The encoding of an information word into a k-dimensional subspace is usually known as coding for errors and erasures in random network coding [1]. Namely, let V be an Ndimensional vector space over Fq, a code for an operator channel with ambient space V is simply a non-empty collection of subspaces of V. The collection of subspaces is a code for error correcting errors that happen to send data through an operator channel. The matrix coding the information is parameterised by random variables a1,a2,,an which constitute the letters of an alphabet. Here the operator channel is an abstraction of the operator encountered in random linear network coding, when neither transmitter nor receiver has knowledge of the channel transfer characteristics. The input and output alphabet for an operator channel is the projective geometry. A good code is capable of correcting error and erasures at the output of the operator channel. Thus in order to construct good codes one need to choose a metric consistent with channel errors and search of a set of vectors with given metric properties as a correcting code. The codes considered here are codes for channels whose errors are consistent with the weighted Hamming metric (WHM).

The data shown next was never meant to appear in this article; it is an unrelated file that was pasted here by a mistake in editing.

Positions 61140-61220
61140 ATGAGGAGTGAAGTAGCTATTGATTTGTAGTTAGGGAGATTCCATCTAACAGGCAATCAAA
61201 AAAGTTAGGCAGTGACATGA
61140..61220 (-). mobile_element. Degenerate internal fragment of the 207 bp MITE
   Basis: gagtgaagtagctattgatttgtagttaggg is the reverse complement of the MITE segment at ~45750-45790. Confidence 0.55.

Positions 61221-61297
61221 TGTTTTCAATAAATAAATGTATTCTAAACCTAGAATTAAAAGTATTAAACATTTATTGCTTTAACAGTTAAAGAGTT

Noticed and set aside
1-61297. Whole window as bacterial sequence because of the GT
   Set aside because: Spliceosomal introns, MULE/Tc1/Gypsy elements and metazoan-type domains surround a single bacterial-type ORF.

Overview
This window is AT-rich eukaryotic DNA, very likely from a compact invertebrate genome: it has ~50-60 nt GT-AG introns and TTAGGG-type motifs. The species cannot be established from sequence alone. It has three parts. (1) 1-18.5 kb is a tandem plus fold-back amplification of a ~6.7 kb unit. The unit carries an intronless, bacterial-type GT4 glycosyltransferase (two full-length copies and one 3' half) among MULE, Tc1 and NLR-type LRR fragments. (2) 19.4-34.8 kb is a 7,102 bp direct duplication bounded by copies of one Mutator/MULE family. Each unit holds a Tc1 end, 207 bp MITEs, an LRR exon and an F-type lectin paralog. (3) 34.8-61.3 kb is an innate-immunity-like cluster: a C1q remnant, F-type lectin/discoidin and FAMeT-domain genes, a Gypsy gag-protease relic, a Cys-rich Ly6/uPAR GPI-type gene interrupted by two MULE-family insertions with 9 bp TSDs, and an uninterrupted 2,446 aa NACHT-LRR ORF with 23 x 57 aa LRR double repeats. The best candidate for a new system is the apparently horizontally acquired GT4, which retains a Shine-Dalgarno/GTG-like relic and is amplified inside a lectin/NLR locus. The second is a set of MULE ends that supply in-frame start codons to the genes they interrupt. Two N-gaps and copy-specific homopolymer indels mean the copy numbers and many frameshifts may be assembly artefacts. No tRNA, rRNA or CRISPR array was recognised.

Let C be a non-singular, projective, irreducible curve defined over Fq, as the vanishing locus of a polynomial FFqx0x1x2. We define the number Nq of Fqrational points on the curve to be

Nq=x0x1x2P2FqFx0x1x2=0.

It is a polynomial in q with integer coefficients, whenever q is a prime power.

The number of points C¯Fqr on C over the extensions Fqr of Fq is encoded in an exponential generating series, called the zeta function of C¯: